We specialize in transplant medicine at one of the best-equipped academic health facilities in the nation. Yet, despite all the technological and biological advances at our disposal, drug-resistant infections still devastate our patients.

Consider a woman in her early 40s who recently came to us in need of a lung transplant. Her breathing was diminishing rapidly. But day after day, no transplant was scheduled. This wasn’t because we couldn’t find a lung donor. Rather, we feared the drug-resistant infection in her lungs would overwhelm her weakened immune system and kill her in the wake of the surgery.

Drug-resistant microbes — like bacteria and fungi — are evolving faster than drug companies are able to develop new treatments. If policymakers don’t fund new drugs and encourage the appropriate use of antibiotics, scrapes and common ailments like diarrhea could routinely hospitalize patients. And organ transplants could prove deadly.

Antibiotics used to work almost flawlessly. Thanks in part to these drugs, Americans now live 20 years longer, on average, than they did in 1920. Antibiotics help us survive common bacterial illnesses like pneumonia and fight off infections after routine surgeries.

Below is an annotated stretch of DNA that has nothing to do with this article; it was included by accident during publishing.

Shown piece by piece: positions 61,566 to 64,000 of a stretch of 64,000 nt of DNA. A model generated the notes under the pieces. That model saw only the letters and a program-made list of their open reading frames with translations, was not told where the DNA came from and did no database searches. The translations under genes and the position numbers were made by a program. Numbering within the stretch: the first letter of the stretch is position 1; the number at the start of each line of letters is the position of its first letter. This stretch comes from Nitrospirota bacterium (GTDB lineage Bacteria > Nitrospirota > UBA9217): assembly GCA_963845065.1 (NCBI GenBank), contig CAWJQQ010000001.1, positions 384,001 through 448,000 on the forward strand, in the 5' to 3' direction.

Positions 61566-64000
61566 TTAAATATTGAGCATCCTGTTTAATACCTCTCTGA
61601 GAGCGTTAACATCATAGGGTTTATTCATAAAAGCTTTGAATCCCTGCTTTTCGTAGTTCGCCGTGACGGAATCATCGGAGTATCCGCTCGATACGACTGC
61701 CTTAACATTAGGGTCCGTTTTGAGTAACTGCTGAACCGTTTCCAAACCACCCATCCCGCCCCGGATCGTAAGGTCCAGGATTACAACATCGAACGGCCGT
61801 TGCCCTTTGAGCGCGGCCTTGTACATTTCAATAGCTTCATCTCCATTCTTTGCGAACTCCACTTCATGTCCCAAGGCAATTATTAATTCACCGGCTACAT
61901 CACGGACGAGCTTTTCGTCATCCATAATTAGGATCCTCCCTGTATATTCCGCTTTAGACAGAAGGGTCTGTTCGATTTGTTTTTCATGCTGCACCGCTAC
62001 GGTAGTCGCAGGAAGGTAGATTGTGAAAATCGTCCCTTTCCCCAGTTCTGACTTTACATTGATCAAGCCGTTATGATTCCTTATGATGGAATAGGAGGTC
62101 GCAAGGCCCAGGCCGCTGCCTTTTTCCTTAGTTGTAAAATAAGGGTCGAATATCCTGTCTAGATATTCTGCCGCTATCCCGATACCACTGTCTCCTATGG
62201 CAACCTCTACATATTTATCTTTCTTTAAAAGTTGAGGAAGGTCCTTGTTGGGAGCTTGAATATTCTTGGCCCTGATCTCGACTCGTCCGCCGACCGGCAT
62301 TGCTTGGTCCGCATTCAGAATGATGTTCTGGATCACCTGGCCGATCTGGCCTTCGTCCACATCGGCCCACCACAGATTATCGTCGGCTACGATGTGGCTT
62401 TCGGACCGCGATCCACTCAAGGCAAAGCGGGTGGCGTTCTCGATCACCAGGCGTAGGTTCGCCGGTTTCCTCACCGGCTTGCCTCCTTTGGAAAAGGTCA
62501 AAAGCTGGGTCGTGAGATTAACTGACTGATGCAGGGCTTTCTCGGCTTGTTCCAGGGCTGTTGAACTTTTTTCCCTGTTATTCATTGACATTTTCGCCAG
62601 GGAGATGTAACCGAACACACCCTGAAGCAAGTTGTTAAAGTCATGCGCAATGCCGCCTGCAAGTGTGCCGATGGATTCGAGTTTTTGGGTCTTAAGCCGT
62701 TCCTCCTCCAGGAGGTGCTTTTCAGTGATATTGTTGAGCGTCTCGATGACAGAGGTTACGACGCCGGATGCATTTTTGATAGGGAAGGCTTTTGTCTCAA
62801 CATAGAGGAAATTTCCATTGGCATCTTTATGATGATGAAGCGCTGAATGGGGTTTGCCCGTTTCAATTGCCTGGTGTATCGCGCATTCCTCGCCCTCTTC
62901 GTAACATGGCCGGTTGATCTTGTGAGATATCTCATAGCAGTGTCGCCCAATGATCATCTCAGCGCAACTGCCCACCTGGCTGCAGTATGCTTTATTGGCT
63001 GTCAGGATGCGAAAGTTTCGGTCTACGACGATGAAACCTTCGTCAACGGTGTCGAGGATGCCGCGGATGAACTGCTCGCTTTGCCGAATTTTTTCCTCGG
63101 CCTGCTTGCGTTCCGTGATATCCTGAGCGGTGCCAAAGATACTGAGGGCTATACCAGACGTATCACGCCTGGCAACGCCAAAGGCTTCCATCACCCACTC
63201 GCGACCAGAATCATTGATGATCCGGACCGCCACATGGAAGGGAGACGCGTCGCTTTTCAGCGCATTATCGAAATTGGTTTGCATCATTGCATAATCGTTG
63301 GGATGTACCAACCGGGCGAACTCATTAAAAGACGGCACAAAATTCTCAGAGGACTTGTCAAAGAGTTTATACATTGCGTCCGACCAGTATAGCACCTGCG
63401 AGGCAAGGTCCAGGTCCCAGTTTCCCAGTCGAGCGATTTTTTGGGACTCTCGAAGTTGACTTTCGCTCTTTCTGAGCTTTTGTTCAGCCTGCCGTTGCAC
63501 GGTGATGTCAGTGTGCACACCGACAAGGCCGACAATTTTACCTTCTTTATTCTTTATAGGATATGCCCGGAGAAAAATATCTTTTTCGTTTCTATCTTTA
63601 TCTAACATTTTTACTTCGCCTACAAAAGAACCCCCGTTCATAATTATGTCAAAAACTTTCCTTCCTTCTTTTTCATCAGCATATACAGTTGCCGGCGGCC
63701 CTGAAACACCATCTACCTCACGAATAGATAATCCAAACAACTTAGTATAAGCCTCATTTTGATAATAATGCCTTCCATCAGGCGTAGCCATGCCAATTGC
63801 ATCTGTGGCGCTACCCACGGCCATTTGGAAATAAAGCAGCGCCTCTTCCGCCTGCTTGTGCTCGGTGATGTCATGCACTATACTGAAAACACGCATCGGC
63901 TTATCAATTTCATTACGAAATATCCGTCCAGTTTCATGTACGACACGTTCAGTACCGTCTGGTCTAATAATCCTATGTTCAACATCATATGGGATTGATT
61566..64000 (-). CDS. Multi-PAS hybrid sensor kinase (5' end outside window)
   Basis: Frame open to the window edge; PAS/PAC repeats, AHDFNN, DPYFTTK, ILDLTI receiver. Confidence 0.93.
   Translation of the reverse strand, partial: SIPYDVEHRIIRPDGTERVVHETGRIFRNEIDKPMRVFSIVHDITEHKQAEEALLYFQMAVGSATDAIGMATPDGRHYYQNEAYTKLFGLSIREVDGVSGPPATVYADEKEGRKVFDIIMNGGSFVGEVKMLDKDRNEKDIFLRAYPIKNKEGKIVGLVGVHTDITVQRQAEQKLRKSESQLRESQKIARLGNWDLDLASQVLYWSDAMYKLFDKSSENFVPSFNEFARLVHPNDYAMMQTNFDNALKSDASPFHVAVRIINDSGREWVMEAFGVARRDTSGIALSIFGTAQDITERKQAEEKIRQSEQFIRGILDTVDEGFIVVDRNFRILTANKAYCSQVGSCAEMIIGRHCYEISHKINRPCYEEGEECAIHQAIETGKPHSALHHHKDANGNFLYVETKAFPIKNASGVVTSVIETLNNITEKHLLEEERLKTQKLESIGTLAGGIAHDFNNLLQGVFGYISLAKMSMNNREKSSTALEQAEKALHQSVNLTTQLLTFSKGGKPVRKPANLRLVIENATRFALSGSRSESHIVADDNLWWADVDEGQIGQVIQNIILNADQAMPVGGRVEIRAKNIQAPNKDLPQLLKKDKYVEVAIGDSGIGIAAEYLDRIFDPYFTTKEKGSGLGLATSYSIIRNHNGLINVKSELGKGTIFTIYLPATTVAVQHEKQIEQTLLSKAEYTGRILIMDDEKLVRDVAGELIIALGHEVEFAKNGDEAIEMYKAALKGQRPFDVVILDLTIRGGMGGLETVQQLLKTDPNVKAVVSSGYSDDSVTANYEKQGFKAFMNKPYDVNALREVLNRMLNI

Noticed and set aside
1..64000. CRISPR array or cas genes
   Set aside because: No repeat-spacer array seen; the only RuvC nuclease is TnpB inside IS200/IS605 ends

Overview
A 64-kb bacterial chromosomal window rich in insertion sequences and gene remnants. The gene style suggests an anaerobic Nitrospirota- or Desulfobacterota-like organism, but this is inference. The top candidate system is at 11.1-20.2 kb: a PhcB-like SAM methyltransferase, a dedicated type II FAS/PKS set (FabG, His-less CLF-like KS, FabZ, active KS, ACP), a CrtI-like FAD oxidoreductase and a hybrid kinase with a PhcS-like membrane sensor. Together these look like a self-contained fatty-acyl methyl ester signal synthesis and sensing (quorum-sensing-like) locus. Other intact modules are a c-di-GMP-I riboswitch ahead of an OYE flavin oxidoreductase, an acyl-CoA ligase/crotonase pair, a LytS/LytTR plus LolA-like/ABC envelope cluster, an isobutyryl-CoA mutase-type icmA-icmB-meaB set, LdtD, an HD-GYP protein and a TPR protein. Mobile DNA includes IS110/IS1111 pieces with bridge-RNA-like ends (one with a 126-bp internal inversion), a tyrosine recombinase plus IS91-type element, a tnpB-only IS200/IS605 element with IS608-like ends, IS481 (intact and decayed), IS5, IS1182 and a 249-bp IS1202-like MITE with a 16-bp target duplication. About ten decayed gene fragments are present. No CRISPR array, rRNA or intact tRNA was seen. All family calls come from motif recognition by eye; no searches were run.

But the more we’ve used antibiotics, the less effective they’ve become. Every time humans or animals take these drugs, some bacteria may survive and adapt. Today, certain bacterial infections have developed resistance to nearly every antibiotic in our drug arsenal. Nearly 3 million Americans suffer from drug-resistant infections and 35,000 individuals die each year, according to the Centers for Disease Control and Prevention’s conservative estimate. An American dies from a drug-resistant infection every few minutes.

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